Next Step: 1% Commission Ready to Tackle Neighborhood Roads


With input from neighborhood associations, the One Percent Sales Tax Commission plans to tackle residential street improvements in Jackson.

“The big elephant in the room is, ‘How do you determine which streets in the neighborhood need the most work? “” said Pete Perry, a member of the commission who agreed at its February meeting that residential streets should be its next priority.

The commission oversaw about 200 miles of road improvements to the city’s 2,200 miles of streets, Perry said. A one mile long street with two lanes counts as two lane miles.

Most of the road improvements have been on major thoroughfares such as North State Street, although the commission initially funded work on some scattered residential streets here and there.

The commission plans to work with JXNUNITED, which includes representatives of homeowners associations and business leaders.

The plan is for the city of Jackson to send out a questionnaire to neighborhood associations and ask their leaders to name the streets they would like to improve and why.

“A neighborhood association could name a street. They could name 20,” Perry said.

If an area doesn’t have a neighborhood association, it wouldn’t be left out because the commission would go and survey those streets, Perry said.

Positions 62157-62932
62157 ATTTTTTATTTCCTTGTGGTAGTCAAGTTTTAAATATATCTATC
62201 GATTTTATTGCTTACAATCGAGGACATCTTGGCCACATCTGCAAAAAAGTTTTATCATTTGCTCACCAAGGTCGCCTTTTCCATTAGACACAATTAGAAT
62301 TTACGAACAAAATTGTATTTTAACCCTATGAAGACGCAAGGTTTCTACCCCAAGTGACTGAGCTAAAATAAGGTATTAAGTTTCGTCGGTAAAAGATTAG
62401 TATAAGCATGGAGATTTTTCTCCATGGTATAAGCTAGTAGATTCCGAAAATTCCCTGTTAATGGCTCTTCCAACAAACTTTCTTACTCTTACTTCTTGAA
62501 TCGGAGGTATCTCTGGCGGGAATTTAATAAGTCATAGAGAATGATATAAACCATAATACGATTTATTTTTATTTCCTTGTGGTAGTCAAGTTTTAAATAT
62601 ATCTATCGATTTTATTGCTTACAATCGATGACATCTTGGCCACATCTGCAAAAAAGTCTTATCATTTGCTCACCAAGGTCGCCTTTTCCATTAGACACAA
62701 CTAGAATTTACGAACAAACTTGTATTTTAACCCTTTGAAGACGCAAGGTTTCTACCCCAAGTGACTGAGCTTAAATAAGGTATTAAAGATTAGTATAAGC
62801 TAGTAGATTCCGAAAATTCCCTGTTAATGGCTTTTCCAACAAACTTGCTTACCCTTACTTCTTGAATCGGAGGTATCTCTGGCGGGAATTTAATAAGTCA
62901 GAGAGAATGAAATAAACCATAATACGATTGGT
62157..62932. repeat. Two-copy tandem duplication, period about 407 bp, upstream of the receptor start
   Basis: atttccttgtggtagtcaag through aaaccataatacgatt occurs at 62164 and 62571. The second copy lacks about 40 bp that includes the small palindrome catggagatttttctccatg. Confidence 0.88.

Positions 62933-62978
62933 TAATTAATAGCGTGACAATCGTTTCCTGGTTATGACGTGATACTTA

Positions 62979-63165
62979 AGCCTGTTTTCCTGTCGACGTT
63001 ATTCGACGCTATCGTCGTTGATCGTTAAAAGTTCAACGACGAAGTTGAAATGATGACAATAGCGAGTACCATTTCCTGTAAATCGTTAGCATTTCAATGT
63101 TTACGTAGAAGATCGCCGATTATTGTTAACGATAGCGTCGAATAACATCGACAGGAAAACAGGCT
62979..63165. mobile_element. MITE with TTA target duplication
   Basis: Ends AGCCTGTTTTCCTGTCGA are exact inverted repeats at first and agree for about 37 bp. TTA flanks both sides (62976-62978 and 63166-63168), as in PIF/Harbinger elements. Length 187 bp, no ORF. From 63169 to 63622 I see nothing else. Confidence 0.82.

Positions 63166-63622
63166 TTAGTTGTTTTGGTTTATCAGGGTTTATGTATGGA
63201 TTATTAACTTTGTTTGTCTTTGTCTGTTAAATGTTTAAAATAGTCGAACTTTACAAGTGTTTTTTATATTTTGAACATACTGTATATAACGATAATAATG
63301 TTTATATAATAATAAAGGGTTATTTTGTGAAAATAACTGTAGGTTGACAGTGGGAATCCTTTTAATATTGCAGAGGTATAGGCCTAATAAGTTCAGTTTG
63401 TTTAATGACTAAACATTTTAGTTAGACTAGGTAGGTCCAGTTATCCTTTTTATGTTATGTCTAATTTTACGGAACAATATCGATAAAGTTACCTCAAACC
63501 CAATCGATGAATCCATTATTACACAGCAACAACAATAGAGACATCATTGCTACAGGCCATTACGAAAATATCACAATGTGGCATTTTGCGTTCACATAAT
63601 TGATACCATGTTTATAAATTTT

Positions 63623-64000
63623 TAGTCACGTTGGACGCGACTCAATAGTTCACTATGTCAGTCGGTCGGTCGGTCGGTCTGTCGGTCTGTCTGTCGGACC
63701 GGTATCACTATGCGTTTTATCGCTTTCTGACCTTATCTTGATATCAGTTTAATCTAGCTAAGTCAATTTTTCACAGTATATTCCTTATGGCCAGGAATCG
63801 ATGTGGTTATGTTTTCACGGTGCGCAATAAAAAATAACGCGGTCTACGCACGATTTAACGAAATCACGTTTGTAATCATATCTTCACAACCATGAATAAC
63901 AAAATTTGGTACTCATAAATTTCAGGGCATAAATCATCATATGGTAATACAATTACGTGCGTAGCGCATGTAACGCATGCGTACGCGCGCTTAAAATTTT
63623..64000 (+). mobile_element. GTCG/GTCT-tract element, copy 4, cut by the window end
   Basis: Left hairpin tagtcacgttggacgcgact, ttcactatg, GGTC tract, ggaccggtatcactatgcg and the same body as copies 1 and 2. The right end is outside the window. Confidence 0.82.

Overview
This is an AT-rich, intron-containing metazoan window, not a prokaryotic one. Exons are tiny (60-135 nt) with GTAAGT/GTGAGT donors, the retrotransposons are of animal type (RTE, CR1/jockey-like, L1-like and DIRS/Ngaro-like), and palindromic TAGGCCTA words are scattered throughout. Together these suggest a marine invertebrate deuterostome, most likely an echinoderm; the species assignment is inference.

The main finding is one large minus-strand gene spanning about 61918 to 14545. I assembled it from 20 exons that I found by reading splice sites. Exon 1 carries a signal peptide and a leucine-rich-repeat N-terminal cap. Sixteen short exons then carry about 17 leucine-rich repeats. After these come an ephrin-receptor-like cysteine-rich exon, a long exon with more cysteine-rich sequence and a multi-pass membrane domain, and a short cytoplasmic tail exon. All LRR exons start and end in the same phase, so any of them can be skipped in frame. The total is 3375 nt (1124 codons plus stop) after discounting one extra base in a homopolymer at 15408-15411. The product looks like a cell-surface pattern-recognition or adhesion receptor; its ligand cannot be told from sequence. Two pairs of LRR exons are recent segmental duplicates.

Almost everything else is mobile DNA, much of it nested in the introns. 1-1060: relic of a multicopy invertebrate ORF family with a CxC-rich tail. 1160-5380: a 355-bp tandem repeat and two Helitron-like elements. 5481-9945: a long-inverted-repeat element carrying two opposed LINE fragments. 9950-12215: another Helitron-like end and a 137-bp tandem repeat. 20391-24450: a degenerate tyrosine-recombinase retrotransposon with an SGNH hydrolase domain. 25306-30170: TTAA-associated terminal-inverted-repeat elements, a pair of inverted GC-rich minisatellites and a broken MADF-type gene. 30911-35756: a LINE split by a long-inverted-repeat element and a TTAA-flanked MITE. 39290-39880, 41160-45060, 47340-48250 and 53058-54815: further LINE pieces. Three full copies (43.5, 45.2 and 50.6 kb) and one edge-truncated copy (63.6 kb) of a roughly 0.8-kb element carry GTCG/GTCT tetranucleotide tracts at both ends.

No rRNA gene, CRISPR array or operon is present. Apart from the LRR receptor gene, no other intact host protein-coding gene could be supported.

A timeline has not been set for when the city will send out a questionnaire, but Perry said he plans to follow up on it.

There is no guarantee that the list of streets a group submits will be improved, he said, as factors such as whether a street needs additional infrastructure repairs would come into play. .

The commission talked about hiring a consultant, but decided that commission members could form a small committee and select residential streets for improvement, Perry said.

Dana F. Robertson, executive director of the Greater Eastover Neighborhood Foundation, says the commission’s plan to prioritize repairs according to specific criteria seems fair.

“A degree of subjectivity will come into play, but given that the commissioners are appointed by the mayor, the governor and the chamber of commerce, I think they bring different skills and perspectives to the decision-making process, which which makes it a just as possible,” she said.

Sally Birdsall, executive director of the Massena Heights Homeowners Association, is grateful the commission is willing to focus on streets in the crumbling neighborhood of Jackson.

“Pete Perry first offered this engagement to JXNUNITED in May 2018,” she said. “I appreciate his tenacity and his desire to help.”

Every street in Massena Heights could benefit from resurfacing, she said.

“In many areas the asphalt is in an advanced state of deterioration, leaving the subgrade, the dirt under the pavement, exposed,” Birdsall said. “Rainwater and car traffic aggravate erosion.”

Parts of Crestwood Drive, Culleywood Road and Massena Drive are in disrepair, Birdsall said. “I don’t believe the whole street should be paved in every case, but certainly extended sections,” she said.

Dana F. Robertson, executive director of the Greater Eastover Neighborhood Foundation, regularly contacts the City of Jackson and Hinds County about potholes and other infrastructure issues. Being able to contact the commission would provide another way to get roadside repairs, she said.

Several streets in Eastover need work, Robertson said.